• Day 4-5 Monteverde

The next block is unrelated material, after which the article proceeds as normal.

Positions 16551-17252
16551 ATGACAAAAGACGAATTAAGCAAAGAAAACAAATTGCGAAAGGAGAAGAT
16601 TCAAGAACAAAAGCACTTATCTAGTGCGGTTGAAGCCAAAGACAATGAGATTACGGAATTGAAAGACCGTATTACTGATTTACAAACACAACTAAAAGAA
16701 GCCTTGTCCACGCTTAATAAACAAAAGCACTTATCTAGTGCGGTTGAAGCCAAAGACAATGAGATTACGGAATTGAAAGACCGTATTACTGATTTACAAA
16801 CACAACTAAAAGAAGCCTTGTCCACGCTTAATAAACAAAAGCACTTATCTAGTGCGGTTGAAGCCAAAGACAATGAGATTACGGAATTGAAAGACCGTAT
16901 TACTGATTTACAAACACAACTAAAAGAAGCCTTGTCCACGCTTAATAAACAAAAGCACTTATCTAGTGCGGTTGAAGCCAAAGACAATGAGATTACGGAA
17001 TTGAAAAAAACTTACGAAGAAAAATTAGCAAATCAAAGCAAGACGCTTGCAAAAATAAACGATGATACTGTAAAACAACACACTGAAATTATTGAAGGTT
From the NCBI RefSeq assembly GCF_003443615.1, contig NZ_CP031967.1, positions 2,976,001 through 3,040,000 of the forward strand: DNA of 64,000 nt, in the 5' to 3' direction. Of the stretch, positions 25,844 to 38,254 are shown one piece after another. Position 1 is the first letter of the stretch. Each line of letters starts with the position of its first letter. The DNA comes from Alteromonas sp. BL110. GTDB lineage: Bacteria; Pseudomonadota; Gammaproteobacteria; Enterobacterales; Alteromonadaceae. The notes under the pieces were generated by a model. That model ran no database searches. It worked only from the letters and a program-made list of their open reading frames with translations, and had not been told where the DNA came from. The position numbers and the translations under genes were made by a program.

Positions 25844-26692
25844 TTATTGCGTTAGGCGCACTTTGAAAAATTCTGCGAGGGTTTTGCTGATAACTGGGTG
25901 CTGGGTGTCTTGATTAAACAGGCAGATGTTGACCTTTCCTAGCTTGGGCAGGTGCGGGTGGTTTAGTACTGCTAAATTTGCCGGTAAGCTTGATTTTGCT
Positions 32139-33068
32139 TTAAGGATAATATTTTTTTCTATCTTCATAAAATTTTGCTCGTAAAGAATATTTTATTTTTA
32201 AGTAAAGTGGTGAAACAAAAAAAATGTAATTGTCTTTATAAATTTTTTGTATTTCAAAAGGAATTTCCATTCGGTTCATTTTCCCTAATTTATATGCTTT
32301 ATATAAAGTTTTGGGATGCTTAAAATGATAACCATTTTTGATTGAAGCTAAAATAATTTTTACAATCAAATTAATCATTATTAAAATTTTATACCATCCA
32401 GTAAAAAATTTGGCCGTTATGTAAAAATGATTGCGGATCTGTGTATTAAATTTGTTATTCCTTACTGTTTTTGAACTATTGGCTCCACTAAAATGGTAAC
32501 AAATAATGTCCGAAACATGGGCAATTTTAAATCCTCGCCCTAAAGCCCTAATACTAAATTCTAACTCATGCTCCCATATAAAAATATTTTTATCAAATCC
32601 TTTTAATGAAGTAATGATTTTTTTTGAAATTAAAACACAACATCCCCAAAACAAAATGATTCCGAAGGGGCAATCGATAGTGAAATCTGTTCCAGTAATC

From La Fortuna, we make our way up to the misty mountain air of the Monteverde Cloud Forest. We explore the town and a guided visit to nearby Forest Reserve, truly a bird lover’s paradise. Founded by Quakers in the 1950s the mountain dairy community of Monteverde has become an ecotourism haven due to the presence of the Cloud Forest Reserve and the numerous other adventure options in the area. If you're there at the right time of year, you may be lucky enough to see the resplendent Quetzal. This unique community also has several local co-operatives worth visiting including artist collectives and a cheese factory. Other optional activities include horse riding en route from La Fortuna to Monteverde, sky walks (suspension bridges amid foliage), butterfly garden, and a canopy zip-line tour. Please note that if you booked the Adrenaline Theme Pack, on day 5 you will have a bird’s-eye view of the rainforest canopy as you soar through the trees on a Tarzan swing, a giant rappel and a 450-foot-high zipline. Tour is approx. 2.5 hours long. Monteverde or "Green Mountain", when translated into English, is exactly what you will find at the end of the long, rutted dirt road we travel to get to this area. The surrounding pastures were once covered with dense forest, but only a small piece of it now remains. That piece of forest has been preserved as the Reserva Biologica Bosque Nuboso Monteverde, the Monteverde Cloud Forest Biological Reserve. A cloud forest is much like a rainforest, but much of the moisture comes not from falling rain but from the condensation left by the nearly constant cloud cover that blankets the tops of mountains in many parts of the tropics. Monteverde Reserve covers 1600 hectares of forest and is home to a great variety of wildlife. More than 2,000 species of plants, 320 birds species, and 100 different species of mammals inhabit this small area. The village of Monteverde was founded in the 1950s by Quakers from the United States. They wished to leave behind the constant fear of war and the obligation to support continued militarism through U.S. taxes and chose Costa Rica because it was committed to a non-militaristic economic path. Since its founding, Monteverde has grown slowly as other people, who shared the original Quaker founders’ ideals, moved to the area. Although the Quakers came here to farm the land, they recognized the need to preserve the rare cloud forest that covers the mountain slopes above their fields. The community is very different from those on the coast, and offers several souvenir shops and the Quaker cheese factory, which is definitely worth a visit. The Santa Elena Reserve, is another park in this area that is less well known and visited, but also worth seeing. All proceeds from this park profit the local community. Estimated Travel Time: 4 hours Approximate Distance: 50 km